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Research Roundup, September 3

By .(JavaScript must be enabled to view this email address) on September 03, 2014

Download the Parent Toolkit App NBC News- Education Nation

If you’re familiar with the Parent Toolkit website, the Parent Toolkit app will make access much simpler. From customization to creating a list to review later, the freshly released app will help parents benchmark their children’s learning and development and how you can support them in the process. Available on both Android and iOS, now you can use the Toolkit anywhere you go. Brand new sections on Social & Emotional Development will be available in October on the website, so stay tuned!

Kids and Screen Time: What Does The Research Say? npr

Could your child or student be missing out on human emotion recognition? A study conducted by UCLA shows that increased time spent on technology can inhibit the ability to read emotions. One group of sixth grade students were sent to an education camp for five days without access to electronic devices, while another group spent their lives as usual.  After the end of the five days, students who went to camp “scored significantly higher when it came to reading facial emotions or other nonverbal cues than the students who continued to have access to their media devices.” With the evolving classroom incorporating more screen time for students, how will this affect their learning?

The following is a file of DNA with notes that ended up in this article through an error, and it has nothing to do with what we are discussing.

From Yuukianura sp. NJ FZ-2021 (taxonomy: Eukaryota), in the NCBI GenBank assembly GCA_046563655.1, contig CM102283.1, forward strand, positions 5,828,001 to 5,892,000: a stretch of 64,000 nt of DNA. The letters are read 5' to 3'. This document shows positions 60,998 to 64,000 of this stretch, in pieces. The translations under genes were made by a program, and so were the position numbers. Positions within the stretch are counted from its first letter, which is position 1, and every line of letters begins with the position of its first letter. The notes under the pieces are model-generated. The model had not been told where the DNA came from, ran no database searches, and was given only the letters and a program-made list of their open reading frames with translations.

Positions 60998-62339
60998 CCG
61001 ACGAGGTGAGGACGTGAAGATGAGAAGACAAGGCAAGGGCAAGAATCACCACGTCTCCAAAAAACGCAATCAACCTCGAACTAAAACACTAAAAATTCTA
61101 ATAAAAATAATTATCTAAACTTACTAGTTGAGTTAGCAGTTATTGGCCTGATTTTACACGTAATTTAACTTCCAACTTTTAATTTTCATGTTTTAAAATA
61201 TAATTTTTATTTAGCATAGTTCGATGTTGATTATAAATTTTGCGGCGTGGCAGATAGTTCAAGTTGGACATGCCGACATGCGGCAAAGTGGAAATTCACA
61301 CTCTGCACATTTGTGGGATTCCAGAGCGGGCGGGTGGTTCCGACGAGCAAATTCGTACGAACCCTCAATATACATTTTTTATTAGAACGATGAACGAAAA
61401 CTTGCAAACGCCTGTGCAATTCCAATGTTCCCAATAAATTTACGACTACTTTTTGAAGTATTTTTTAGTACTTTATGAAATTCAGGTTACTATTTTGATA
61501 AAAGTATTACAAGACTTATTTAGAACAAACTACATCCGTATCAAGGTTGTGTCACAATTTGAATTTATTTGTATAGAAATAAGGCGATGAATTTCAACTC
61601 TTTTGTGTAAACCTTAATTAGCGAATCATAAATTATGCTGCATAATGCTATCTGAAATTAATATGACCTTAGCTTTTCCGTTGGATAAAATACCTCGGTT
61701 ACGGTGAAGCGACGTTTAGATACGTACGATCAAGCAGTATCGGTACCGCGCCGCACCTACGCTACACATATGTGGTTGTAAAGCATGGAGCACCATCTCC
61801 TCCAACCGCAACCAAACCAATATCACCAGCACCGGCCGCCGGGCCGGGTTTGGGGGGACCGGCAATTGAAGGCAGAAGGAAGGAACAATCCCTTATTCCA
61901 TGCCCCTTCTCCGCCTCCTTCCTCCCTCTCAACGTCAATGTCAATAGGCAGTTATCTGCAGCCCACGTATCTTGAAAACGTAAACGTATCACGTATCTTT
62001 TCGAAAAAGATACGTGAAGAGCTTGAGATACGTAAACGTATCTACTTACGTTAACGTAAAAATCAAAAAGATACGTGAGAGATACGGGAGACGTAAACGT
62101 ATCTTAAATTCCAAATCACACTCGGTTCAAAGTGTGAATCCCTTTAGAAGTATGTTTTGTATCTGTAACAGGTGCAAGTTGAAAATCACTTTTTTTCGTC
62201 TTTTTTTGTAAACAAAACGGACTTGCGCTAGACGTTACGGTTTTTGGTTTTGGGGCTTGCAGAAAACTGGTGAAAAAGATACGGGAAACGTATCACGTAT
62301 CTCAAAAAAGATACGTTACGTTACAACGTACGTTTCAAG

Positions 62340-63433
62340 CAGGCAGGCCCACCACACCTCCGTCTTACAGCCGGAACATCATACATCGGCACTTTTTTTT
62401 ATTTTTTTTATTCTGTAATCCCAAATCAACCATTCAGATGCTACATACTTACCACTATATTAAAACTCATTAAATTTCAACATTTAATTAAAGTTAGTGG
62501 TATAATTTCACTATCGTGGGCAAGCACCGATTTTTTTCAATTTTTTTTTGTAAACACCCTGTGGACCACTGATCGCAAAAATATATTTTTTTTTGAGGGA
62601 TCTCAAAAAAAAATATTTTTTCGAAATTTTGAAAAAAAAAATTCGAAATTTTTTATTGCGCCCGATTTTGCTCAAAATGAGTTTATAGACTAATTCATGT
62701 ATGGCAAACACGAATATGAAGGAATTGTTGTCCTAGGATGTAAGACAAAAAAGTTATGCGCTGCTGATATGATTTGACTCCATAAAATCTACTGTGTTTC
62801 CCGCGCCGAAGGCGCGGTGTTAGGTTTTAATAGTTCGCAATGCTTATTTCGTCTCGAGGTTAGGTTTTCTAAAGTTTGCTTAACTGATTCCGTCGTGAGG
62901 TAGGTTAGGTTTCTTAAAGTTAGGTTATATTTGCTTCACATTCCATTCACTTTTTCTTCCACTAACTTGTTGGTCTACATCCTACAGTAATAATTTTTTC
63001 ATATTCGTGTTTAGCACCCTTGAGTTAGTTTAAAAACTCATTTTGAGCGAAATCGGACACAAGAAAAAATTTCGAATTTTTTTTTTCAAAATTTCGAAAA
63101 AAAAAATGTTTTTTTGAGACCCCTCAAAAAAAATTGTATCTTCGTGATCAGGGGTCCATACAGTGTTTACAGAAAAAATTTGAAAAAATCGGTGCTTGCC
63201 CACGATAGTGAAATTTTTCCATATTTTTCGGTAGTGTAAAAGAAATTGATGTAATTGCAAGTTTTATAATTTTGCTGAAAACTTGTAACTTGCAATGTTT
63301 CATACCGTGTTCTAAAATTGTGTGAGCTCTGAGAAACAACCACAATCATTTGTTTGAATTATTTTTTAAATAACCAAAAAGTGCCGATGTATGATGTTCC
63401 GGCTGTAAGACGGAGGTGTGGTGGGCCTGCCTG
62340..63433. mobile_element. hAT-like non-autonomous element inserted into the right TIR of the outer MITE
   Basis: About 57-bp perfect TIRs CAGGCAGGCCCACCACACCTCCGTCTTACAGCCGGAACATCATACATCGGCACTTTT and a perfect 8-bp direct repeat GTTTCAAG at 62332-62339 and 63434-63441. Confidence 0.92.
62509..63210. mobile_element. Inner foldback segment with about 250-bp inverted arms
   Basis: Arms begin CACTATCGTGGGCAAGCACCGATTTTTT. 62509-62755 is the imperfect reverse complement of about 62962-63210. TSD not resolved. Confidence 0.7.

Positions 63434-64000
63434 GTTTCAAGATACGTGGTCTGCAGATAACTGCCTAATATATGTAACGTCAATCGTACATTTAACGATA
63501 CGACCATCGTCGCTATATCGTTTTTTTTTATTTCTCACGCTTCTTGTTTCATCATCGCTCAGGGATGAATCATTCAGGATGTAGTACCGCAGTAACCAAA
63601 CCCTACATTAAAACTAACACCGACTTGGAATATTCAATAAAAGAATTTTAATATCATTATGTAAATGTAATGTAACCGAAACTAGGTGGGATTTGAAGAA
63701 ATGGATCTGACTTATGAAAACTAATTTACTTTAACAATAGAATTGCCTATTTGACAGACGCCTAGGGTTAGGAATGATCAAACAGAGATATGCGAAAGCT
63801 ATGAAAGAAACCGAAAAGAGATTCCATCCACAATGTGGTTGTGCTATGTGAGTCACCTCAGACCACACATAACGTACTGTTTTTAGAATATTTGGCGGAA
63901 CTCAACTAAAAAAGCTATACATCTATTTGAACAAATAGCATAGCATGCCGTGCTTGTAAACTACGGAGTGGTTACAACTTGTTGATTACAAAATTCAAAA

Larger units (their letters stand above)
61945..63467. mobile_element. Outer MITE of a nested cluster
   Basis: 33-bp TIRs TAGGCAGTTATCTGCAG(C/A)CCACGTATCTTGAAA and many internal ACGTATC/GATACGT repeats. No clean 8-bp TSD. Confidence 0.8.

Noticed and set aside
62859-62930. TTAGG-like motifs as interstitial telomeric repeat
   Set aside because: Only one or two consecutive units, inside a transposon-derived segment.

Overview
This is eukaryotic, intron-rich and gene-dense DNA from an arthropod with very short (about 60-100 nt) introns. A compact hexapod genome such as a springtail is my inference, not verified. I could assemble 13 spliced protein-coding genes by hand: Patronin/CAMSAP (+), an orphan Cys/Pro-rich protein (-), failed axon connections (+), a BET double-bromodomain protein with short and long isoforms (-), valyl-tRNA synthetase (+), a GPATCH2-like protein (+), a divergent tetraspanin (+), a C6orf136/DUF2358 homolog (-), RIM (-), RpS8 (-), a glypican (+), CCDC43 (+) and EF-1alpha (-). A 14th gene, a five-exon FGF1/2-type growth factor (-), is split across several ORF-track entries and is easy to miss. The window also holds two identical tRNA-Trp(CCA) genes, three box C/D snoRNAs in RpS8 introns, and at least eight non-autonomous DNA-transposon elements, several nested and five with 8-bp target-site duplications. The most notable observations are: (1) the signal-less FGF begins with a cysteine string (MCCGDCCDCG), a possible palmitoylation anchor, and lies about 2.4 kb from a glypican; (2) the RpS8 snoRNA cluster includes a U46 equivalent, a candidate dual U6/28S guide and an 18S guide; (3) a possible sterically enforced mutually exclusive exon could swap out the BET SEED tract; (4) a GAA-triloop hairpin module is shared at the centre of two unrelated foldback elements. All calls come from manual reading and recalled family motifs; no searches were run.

How to Get Kids to Class NY Times

Students that come from lower income backgrounds often struggle keeping a perfect attendance in school. Research shows that “chronically absent students have lower G.P.A.s, lower test scores and lower graduation rates than their peers who attend class regularly.” This opinion piece by president of Communities in Schools Daniel Cardinali says bringing in social services may be the answer to help these students with the extra support they lack.

With Eye Toward Equity, Schools Rethink Discipline Huffington Post

One in five black male students were suspended in 2010. A first-time arrest doubles the risk of a student dropping out of high school. What can school leaders do to stop the school-to-prison pipeline? Let’s start by rethinking discipline. As schools recognize this inequity, districts like the Los Angeles Unified School District will now refer students with minor offenses to counselors or community organizations rather than going for the punitive approach. Other districts are also adopting restorative disciplinary practices.

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